Janie starts insisting that we need two cords of wood to get us through the winter. We have lived in our wood-heated house in Waitsfield, Vermont under the green foothills of Glen Ellen Mountain all spring, summer, and early fall awaiting the birth of Janie’s baby. We moved here together so I could help her through her pregnancy and get away from an unhappy relationship. I’m a transplant from New York; steam heat and broken boilers were my winters. It never occurred to me that we would need cords of wood.
Small heavy hands
Jittering fans of fingers
Piling on top of one another
In a coxcomb formation,
Collapsing in relief.
Then filing up again
In their strange curled posture of worry.
Janie informs me we will also have to collect kindling. Somewhere deep inside of me I feel she is just being a pain in the butt. I am thinking this is another one of her eccentric whims. Then one bright morning Joe Gage’s truck pulls up and unloads two cords of wood on our front lawn, courtesy of the town. Janie, who has lived through many Vermont winters, seems deeply relieved.
A chord of wood is about six feet long and about five feet high and about two feet deep. It is a large stack of small logs.
The next morning she is waiting for me with a worried look on her face and two large cardboard boxes. ”Today, we need to collect kindling,” she says.
I sigh and go along.
The day is crisp and we move through the bare, black trees of late November filling our boxes. She shows me which kindling to pick up. We collect thin, dry branches that crack and snap.
Crisp, crackling, dried
Fallen twigs and small branches
Being collected on a bright day.
When the sunshine is crisp
Crackling through the leaves,
Falling in noisy shards on your hair
On the back of your hands
While you snap the branches
And make teepee stacks
In your collecting box.
Janie’s stomach is huge. She is leaning on an axe, waiting for me.
“I want to show you how to split wood,” she says.
I’m convinced she is utterly, hormonally crazed.
I place a small chunk of wood on a nearby tree stump. Then I raise the axe over my head and let the heavy axe head fall forward, aiming at the center of the log. Miraculously the wood splits into two equal halves.
By late afternoon I can do it. I can split wood.
That evening Janie builds our first fire.
She sits by the fireplace rolling long wands from newspapers she’s collected all year. She piles the wands in the fireplace topped with a neat stack of kindling. Then she creates four layers of interwoven split logs. She lights the paper wands. The fire ignites immediately. The house is filled with yellow light and warmth. The smell of pine radiates out and bathes us. Through the evening she continues to place larger logs on the fire. We are hypnotized by the flames. This must be what people did before TV.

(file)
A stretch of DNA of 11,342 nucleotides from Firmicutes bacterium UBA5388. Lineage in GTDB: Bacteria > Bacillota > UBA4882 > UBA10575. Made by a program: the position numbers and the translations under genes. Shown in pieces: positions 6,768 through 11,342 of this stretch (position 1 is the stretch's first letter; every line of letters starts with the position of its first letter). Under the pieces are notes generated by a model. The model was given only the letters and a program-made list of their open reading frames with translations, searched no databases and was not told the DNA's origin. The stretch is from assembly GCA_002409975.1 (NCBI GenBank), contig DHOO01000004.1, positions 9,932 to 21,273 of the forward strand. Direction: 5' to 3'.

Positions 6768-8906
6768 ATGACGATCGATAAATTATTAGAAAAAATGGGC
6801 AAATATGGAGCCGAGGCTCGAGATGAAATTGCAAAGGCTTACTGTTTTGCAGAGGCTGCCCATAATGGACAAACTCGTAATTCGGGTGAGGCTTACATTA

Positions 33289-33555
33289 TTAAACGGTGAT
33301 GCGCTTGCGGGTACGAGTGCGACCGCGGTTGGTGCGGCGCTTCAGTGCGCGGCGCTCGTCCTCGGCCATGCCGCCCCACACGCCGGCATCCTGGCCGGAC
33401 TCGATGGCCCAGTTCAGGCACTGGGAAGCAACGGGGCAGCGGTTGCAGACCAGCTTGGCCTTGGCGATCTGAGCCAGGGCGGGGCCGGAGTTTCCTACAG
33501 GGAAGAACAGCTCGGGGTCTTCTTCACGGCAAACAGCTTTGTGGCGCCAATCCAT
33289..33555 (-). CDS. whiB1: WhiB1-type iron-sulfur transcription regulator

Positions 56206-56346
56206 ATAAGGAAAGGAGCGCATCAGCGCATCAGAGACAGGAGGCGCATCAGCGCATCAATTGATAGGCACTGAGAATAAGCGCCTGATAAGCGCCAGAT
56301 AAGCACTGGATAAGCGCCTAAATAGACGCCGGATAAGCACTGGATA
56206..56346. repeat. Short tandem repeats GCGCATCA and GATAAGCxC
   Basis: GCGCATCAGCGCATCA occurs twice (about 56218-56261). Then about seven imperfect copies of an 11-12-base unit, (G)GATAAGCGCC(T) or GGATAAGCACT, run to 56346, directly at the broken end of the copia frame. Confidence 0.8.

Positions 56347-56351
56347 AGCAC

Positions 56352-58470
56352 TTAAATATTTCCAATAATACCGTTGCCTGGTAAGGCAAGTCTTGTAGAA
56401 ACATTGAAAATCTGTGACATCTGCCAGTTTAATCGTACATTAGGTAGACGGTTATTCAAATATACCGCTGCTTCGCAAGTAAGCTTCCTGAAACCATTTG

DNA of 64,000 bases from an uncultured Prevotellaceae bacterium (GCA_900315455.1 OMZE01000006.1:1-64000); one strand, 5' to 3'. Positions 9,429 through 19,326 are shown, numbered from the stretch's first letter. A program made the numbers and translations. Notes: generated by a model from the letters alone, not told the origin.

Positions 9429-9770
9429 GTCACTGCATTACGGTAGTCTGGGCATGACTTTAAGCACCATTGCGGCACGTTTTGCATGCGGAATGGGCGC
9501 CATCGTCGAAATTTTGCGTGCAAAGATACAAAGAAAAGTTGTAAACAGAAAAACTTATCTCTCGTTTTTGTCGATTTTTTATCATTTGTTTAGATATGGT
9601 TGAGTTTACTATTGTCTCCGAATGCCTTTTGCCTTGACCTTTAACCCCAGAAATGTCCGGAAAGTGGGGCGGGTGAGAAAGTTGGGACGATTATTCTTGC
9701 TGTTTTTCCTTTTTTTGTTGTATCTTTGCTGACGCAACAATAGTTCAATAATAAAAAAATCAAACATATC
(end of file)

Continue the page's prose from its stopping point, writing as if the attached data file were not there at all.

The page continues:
At 11 p.m., she scrapes out the embers and we go to sleep.
At 4 a.m., she goes into labor.
I drive her to the hospital over the dark winding roads.
Once there, I put out the photo of her Mom and Dad for focus and give her sips of water. We go through all the Lamaze exercises we have been practicing together for months. After many hours at the hospital the doctors tells us she will need a caesarian.
At 6 p.m. that evening, Brian is born a healthy, chubby, beautiful boy. By 8 p.m. Mother and baby sleep peacefully.
I arrive home exhausted at 10 p.m. The house is like a freezer. I wrap myself in all the coats and blankets I can find and huddle in bed. But I am frozen to the bone anyway. Shaking, I make my way downstairs to the fire place wondering if I will freeze to death tonight. Trembling, I make the newspaper wands and cover them with kindling. Then comes the interlaced stack of logs. With the match scratch, sparks and then blue flame, the logs lights up in a moment and burn golden bright. I feel myself getting warm.
Copyright © Gale Cohen, In Autumn, written in 1976, transcribed and edited in 2013
Gale Cohen is a freelance writer, living and working in North East LA . She has been published in several anthologies including Bringing The Soul Back Home by Katya Williamsion, published by O book in 2009. She is also Co-Director of the Pasadena Writing Project.